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Hindawi Publishing Corporation

Journal of Nanomaterials
Volume 2010, Article ID 409310, 11 pages

Review Article
Silica Aerogel: Synthesis and Applications
Jyoti L. Gurav,1 In-Keun Jung,1 Hyung-Ho Park,1 Eul Son Kang,2 and Digambar Y. Nadargi3
1 Department

of Materials Science and Engineering, Yonsei University, 120-749 Seoul, Republic of Korea
for Defense Development, Daejeon 305-600, Republic of Korea
3 Empa, Swiss Federal Laboratories for Materials Science and Technology, Laboratory for Building Technologies,
8600 Dubendorf, Switzerland
2 Agency

Correspondence should be addressed to Hyung-Ho Park,

Received 26 January 2010; Revised 12 May 2010; Accepted 30 June 2010
Academic Editor: Ping Xiao
Copyright 2010 Jyoti L. Gurav et al. This is an open access article distributed under the Creative Commons Attribution License,
which permits unrestricted use, distribution, and reproduction in any medium, provided the original work is properly cited.
Silica aerogels have drawn a lot of interest both in science and technology because of their low bulk density (up to 95% of their
volume is air), hydrophobicity, low thermal conductivity, high surface area, and optical transparency. Aerogels are synthesized
from molecular precursors by sol-gel processing. Special drying techniques must be applied to replace the pore liquid with air
while maintaining the solid network. Supercritical drying is most common; however, recently developed methods allow removal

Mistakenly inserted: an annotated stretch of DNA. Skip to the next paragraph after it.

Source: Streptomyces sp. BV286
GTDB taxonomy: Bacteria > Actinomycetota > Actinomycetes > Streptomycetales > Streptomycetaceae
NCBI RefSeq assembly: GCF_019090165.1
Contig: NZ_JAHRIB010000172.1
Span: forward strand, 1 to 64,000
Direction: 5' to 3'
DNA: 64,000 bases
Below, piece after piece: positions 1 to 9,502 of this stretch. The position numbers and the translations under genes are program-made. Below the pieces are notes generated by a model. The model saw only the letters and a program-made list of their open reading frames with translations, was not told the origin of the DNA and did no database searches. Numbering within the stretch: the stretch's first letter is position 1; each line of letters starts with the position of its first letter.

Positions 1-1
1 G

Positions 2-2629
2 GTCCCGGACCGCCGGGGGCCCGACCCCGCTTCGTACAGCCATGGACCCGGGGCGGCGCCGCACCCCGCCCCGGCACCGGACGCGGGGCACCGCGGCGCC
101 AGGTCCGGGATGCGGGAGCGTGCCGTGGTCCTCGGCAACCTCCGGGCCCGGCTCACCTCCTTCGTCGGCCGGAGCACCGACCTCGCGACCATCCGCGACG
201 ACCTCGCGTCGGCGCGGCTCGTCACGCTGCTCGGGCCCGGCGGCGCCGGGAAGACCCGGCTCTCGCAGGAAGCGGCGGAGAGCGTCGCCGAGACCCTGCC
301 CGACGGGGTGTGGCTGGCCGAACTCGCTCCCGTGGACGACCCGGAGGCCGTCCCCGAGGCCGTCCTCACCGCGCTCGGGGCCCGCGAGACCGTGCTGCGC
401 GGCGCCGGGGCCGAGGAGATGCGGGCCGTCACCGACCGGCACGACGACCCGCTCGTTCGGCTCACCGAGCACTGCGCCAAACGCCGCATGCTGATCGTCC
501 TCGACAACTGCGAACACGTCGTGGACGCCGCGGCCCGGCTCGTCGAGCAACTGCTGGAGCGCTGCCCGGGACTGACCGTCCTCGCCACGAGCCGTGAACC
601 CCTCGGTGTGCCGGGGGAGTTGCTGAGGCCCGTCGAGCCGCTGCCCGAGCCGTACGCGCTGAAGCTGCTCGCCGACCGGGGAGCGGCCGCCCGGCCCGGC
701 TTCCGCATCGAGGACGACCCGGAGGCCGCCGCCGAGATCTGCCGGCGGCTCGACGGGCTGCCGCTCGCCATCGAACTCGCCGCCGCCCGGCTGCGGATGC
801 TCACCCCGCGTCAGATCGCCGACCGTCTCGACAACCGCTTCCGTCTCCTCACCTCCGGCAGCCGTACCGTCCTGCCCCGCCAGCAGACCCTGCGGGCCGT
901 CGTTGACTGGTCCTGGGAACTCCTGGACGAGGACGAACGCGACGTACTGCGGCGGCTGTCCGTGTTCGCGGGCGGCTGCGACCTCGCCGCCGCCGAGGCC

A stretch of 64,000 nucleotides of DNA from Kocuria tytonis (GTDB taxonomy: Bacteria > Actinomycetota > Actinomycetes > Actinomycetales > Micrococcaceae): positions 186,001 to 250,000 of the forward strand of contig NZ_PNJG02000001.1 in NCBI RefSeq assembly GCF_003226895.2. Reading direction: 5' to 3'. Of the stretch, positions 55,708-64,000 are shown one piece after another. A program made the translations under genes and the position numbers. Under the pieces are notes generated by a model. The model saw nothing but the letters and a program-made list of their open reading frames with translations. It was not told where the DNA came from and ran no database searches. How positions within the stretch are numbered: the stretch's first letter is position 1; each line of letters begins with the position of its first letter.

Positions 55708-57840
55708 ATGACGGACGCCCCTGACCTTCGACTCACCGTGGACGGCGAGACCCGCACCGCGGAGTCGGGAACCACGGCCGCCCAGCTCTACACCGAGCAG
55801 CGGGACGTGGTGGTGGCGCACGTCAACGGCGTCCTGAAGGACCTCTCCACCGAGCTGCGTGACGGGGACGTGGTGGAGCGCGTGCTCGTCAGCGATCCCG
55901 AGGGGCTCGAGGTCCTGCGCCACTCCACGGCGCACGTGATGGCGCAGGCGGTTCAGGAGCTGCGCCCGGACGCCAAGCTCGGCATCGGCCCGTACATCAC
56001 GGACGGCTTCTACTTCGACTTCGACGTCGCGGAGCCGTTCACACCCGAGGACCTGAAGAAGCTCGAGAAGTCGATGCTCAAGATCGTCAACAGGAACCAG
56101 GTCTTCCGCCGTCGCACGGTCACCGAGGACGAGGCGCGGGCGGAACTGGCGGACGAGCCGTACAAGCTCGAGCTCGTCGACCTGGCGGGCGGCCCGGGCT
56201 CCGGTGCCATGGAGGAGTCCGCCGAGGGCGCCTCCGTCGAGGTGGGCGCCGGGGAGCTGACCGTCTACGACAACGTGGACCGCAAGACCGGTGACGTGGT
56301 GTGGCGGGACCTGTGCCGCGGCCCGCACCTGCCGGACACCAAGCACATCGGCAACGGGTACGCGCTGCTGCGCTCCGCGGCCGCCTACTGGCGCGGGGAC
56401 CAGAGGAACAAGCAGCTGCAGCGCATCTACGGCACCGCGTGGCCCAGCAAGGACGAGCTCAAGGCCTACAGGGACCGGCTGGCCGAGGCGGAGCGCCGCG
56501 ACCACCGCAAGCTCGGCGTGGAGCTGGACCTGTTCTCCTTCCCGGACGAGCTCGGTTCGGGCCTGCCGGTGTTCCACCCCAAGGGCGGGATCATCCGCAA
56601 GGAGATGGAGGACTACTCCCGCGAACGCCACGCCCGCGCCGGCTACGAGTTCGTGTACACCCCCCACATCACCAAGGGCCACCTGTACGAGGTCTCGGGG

of the liquid at atmospheric pressure after chemical modification of the inner surface of the gels, leaving only a porous silica
network filled with air. Therefore, by considering the surprising properties of aerogels, the present review addresses synthesis of
silica aerogels by the sol-gel method, as well as drying techniques and applications in current industrial development and scientific

1. Introduction
The rapid development of sol-gel techniques during the
past two decades has led to fast progress in the deliberate
synthesis of porous materials. These techniques complement
conventional procedures used for the preparation of amorphous solids or glasses, such as precipitation or impregnation
methods followed by high-temperature treatments. Porous
materials are of immense importance in various applications
such as adsorption, sensing, and catalysis, owing to their high
surface area, porosity, adjustable framework, and surface
properties. Out of all known solid porous materials, aerogels
are particularly known for their small pore size, large
specific surface area, and best optical transmission. Further,
among all aerogels, silica aerogels have become quite popular
because they possess a wide variety of exceptional properties
such as low thermal conductivity (0.01 W/m.K), high
porosity (99%), high optical transmission (99%) in the
visible region, high specific surface area (1000 m2 /g), low
dielectric constant (1.02.0), low refractive index (1.05),
and low sound velocity (100 m/s) [14].
Before exploring more details regarding silica aerogels,
we first provide an overview of the history of aerogel inven-

tion and its development. In the 1930s, Samuel Stephens

Kistler first produced silica aerogels by formulating the idea
of replacing the liquid phase by a gas with only a slight
shrinkage of the gel. He prepared aerogels from many other
materials, including alumina, tungsten oxide, ferric oxide,
tin oxide, nickel tartarate, cellulose, cellulose nitrate, gelatin,
agar, egg albumen, and rubber, which are out of scope of